Tampering with tradition is dangerous business. Leave off a traditional Jell-O salad or that tureen of canned cream corn and someone in the room will complain. Count on it.

The way to shut up the naggers is to offer awesome alternatives. Subvert tired ingredient traditions -- who's going to whine about not getting pecan pie when you've dropped Hazelnut Maple Pie on them?

Give your guests dishes that will provoke demands for repeat performances, and you're well along the way to establishing new must-have ingredients for Thanksgiving.

Here's four suggestions:

Pancetta. Cured pork belly that offers more flavor without bacon's dominating smokiness.

In a skillet, diced pancetta transforms into savory nuggets that'll help make a heap of salad disappear. It's prized in stuffings too.

Give the cucumber salad a rest this time around. Here, pancetta anchors a celery root and apple salad, a crisp, tangy palate cleanser of a dish. Or, replace the bacon lardons in your sauteed Brussels sprouts with pancetta, with a splash of basalmic vinegar.

Hazelnuts. Almonds are so mild that they border on outright blandness, offering little more than crunch, but hazelnuts offer a more distinctive flavor once they're baked.

Here, paired with Grade B maple syrup, they make a dessert that'll give pecan pie an inferiority complex. Consider toasting some chopped hazelnuts and using them to replace the almonds atop your green beans. Sprinkle them across bowls of your curried cream of squash soup.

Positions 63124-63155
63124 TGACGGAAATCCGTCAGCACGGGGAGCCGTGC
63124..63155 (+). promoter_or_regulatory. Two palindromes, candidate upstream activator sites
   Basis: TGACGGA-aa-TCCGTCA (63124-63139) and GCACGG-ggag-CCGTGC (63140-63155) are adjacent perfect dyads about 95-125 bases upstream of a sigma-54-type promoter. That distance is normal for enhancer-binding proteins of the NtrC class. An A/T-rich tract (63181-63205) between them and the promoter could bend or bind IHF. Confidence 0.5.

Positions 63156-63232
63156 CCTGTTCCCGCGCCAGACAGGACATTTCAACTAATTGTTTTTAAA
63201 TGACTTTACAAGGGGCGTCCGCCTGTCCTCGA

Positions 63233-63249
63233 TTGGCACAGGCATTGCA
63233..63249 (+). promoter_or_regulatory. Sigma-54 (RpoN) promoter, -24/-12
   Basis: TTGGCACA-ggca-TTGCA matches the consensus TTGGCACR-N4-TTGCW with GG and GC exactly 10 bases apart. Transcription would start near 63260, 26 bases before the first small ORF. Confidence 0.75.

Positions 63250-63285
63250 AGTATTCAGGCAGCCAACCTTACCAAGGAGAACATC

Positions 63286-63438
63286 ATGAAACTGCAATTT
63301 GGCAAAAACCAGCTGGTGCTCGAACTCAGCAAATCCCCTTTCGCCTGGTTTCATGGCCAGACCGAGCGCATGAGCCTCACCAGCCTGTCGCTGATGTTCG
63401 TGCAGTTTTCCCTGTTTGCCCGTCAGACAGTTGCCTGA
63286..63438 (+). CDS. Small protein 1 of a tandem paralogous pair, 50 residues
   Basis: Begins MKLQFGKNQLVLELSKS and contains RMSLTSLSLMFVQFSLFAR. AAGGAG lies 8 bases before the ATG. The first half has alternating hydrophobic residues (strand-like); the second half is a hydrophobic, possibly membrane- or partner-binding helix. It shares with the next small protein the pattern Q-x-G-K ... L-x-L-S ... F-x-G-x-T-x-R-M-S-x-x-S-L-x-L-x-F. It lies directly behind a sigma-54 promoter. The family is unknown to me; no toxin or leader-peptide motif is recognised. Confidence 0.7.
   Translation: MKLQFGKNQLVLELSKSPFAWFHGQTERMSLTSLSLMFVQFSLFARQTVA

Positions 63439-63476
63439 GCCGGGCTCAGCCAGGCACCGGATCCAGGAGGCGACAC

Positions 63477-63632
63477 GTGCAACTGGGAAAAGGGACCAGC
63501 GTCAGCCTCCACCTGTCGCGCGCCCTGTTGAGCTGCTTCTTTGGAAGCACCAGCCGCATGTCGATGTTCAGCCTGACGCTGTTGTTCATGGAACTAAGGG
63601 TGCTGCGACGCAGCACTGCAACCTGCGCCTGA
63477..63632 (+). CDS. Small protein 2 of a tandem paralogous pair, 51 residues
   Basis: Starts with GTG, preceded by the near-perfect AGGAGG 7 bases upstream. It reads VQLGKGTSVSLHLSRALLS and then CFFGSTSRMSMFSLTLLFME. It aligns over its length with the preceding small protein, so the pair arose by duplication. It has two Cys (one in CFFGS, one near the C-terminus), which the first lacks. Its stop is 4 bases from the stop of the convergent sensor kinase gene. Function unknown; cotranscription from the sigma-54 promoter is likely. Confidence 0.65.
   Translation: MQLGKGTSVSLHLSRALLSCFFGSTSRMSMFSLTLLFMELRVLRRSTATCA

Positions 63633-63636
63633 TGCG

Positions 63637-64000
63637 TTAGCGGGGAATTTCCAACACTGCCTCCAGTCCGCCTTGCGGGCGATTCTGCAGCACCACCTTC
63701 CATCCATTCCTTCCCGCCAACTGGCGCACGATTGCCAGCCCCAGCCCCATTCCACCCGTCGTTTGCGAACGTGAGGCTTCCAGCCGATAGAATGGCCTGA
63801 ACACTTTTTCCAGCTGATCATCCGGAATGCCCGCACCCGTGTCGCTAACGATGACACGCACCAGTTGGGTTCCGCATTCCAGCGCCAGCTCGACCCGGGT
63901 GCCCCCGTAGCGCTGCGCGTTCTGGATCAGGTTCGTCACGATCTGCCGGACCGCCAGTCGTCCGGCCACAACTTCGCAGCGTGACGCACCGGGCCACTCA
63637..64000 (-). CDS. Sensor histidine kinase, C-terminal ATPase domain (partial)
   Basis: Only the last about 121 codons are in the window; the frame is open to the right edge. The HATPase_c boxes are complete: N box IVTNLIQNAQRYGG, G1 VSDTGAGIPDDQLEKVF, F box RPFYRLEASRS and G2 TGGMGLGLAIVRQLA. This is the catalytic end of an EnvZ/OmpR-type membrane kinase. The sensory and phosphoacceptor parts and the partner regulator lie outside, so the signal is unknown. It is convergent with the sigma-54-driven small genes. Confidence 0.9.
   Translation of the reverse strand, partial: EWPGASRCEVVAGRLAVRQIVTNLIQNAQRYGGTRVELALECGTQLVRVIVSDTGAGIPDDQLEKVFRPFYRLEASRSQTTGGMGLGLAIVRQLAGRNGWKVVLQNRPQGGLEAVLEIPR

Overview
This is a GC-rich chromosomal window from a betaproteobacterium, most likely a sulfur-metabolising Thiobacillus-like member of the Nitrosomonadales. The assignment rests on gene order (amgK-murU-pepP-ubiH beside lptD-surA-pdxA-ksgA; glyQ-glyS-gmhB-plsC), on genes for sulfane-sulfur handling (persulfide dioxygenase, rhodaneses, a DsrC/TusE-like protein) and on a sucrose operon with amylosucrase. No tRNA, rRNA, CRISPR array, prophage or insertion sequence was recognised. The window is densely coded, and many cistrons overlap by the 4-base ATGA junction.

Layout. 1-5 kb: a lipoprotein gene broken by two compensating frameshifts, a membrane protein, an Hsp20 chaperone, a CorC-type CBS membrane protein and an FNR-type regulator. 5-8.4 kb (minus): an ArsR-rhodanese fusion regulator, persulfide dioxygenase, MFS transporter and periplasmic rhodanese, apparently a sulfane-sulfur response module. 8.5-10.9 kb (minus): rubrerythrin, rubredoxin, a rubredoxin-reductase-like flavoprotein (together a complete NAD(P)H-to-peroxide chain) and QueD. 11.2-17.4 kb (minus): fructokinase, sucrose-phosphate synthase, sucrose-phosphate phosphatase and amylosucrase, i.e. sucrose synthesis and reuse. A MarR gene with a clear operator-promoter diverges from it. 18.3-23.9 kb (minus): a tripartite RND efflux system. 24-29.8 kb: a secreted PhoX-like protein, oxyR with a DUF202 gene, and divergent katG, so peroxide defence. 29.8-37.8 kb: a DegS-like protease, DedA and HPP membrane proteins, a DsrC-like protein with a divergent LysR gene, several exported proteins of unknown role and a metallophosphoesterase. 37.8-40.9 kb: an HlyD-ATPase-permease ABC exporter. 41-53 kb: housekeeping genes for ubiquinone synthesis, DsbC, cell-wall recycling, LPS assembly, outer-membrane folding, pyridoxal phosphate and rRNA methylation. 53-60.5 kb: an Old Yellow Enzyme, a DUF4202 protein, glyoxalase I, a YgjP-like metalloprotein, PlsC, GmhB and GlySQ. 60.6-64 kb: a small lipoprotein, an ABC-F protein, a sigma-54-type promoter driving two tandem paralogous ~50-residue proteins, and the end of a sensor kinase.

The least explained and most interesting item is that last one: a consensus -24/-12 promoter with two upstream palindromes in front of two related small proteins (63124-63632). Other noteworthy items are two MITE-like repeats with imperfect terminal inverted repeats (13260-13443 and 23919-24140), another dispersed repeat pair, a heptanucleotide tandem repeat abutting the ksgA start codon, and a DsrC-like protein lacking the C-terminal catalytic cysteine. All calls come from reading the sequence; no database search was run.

Balsamic vinegar. Adds flavor to steamed and roasted vegetables without piling on the calories.

Save the sweet potatoes topped with marshmallows for Christmas if you have to. Here, we're glazing roasted acorn squash with a balsamic-honey mixture with thyme. Reduced balsamic vinegar and chicken stock, sweetened with a bit of honey, maple syrup or brown sugar, makes a distinctive alternative to gravy.

Vanilla ice cream. Popular weekday dessert serves as foundation for other pleasures. Use it instead of cream for your traditional eggnog.

Here, it serves as the base to the locally renowned John's Flaming Hearth Pumpkin Ice Cream Pie, the "pumpkin pie for people who don't like pumpkin pie."

The recipe takes a quart or less, so there'll be leftovers -- the easiest leftovers ever. Why not drizzle with some of that homemade caramel syrup from the pie, and a few toasted hazelnuts?

>Celery, Pancetta & Apple Salad

4 ounces pancetta, cut into 1/4 -inch dice (have pancetta sliced 1/4 -inch thick at purchase)

6 tablespoons extra virgin olive oil

1 pound celery root (celeriac), trimmed and peeled

4 tender inner celery ribs, sliced paper-thin

1/4 cup slivered celery leaves

1 crisp apple, cored and sliced

2 tablespoons cider vinegar or lemon juice

1 cup water

4 tablespoons red wine vinegar, preferably Chianti

4 tablespoons sparkling water

Salt and pepper

Combine pancetta with 2 tablespoons oil in small skillet. Cook over medium heat, stirring occasionally, until the pancetta has rendered its fat and crisped, 7 to 10 minutes. Remove from heat.

In small bowl, mix water and lemon juice or cider vinegar. Submerge apple slices in liquid so they don't brown.

Coarsely grate celery root into a large bowl with box grater. Add sliced celery and leaves.

In a medium bowl, mix vinegar and sparkling water. Whisk in 4 tablespoons oil, drizzled in thin stream.

Drain apple slices and add to salad. Add about half of vinaigrette and toss gently.